Grueling walk in the mud and rain is worth every step taken
07/08/2019 - 07/08/2019 72 °F
Tiger’s Nest monastery - a world class site that is a key reason I came to Bhutan
There are those world-class sites, that when you first glimpse them with your own eyes, stop you in your tracks. I was on a rough, stone staircase leading to Tiger’s Nest Monastery in Bhutan. My guide went ahead, not noticing me frozen in place. “This was why I came here,” I mumbled to myself. A lump rose in my throat as I said my thanks for being able to see another amazing place in our world created by man.
Looming high up in the mist, Tiger’s Nest is worth coming to Bhutan to see
It was images online of Tiger’s Nest that convinced me to choose Bhutan as a destination, months ago. Everything about the country sounded intriguing - it’s difficulty in actually getting there, the relatively few amount of tourists allowed in, and its unique embrace of Buddhism in creating its modern world. It does not measure Gross National Product, but instead created its own Gross Happiness Index. It had been difficult to get here, and expensive, as well. But as I raised my camera and began taking pictures of the gorgeous white, red, and gold buildings, I knew it had been worth it.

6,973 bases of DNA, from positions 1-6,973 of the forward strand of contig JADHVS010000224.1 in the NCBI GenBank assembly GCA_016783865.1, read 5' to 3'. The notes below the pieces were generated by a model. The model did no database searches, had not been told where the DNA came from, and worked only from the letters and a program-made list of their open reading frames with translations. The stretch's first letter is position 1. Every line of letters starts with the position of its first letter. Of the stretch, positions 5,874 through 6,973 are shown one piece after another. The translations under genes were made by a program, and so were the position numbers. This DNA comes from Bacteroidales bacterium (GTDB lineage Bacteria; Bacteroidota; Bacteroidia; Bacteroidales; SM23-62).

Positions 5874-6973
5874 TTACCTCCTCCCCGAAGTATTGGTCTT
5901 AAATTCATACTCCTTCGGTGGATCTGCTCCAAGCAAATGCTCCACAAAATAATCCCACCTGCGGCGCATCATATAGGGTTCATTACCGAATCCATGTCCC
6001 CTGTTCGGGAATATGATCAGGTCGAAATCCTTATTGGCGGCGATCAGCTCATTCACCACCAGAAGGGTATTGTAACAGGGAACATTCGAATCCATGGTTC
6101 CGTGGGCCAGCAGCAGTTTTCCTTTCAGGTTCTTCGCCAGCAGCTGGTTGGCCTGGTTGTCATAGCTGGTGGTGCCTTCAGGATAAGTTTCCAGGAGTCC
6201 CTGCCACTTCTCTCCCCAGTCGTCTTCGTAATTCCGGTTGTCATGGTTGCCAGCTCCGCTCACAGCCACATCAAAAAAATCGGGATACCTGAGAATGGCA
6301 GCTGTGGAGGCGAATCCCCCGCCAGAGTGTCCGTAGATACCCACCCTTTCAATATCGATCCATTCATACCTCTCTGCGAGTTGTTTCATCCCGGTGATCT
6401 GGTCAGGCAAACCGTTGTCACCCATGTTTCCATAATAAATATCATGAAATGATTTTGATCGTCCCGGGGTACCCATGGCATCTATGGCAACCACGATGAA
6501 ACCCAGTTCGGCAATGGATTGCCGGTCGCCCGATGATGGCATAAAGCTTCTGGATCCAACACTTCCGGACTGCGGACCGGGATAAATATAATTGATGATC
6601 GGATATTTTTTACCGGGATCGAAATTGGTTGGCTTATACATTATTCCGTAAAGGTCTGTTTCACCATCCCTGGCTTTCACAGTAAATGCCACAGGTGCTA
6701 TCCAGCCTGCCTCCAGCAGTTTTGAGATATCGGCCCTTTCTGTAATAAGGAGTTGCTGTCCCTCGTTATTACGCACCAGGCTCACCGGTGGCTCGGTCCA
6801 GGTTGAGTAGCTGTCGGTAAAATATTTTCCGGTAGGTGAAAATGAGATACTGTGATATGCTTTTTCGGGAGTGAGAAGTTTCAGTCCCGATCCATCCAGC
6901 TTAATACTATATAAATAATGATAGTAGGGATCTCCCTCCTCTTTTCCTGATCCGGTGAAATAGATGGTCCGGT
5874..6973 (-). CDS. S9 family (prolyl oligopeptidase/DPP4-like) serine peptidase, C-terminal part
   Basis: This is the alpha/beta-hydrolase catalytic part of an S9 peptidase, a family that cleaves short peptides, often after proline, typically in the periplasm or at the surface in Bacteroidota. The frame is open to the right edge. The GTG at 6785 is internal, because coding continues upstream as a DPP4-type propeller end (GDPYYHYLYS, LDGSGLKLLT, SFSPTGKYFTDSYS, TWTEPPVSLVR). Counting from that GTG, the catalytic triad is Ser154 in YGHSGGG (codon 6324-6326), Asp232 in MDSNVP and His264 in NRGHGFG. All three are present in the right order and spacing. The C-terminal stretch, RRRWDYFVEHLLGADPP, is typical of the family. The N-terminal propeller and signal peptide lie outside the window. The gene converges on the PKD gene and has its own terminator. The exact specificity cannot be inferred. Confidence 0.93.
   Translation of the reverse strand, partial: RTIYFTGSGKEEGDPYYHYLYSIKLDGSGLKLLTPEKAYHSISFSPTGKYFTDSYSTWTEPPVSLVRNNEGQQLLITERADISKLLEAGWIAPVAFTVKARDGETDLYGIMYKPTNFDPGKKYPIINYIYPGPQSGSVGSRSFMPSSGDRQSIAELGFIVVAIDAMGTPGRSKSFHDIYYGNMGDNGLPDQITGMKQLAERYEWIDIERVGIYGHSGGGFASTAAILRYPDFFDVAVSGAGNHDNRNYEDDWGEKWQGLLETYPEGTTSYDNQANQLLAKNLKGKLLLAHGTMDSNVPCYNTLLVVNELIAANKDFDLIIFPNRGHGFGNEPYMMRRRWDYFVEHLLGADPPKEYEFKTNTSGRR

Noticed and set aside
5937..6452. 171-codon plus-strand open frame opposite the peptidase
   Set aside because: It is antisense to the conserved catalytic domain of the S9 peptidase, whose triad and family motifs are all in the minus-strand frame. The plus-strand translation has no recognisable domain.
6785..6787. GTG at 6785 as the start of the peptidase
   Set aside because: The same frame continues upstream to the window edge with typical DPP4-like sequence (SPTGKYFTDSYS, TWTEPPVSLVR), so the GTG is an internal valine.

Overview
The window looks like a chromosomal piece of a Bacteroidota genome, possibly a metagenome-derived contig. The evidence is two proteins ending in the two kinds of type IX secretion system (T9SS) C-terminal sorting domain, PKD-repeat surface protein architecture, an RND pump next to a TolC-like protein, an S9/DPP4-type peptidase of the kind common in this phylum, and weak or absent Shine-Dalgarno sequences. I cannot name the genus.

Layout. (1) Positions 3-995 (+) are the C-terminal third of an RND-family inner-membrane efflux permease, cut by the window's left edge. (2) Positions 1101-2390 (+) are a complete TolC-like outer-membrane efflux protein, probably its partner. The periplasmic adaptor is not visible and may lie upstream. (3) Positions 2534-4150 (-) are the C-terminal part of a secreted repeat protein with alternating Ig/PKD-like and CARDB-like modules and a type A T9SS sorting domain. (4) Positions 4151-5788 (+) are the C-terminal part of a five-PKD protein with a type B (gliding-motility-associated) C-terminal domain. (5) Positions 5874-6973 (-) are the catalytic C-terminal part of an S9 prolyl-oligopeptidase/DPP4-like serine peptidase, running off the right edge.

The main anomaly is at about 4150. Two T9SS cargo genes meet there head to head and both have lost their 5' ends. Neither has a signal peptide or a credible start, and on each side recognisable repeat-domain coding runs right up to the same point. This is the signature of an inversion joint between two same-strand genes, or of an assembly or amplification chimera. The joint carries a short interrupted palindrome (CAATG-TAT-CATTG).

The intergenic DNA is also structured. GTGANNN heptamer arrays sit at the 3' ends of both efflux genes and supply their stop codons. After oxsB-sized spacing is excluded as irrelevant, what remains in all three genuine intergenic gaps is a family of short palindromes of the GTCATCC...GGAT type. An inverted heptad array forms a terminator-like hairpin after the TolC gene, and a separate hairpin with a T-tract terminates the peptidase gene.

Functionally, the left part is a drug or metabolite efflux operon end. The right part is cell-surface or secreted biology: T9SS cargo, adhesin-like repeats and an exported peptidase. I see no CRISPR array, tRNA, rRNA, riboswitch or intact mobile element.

The view of the hillsides and valley as we begin our climb
It had also been worth the climb. I woke up almost two hours earlier than I had planned, so anxious about my visit was I. I was praying for sunshine, or at least not pouring rain. I wasn’t sure if they’d cancel the hike if it was storming. The path was mostly mud and rock, and I imagine could be treacherous if it became a river. After showering and getting ready, I held my breath and opened the curtains of my hotel room windows. My second story room had a great view of Tiger’s Nest. Paro is in a valley hemmed in by tall, forested hillsides. I could see clouds drifting across the hillsides, and a gentle rain falling. The hills were not completely socked in with clouds, though. The fact that I could see the hillsides at all, and the entire valley was not fogbound, was good news.
Prayer flags are a common sight everywhere in Bhutan, including the trail on the hike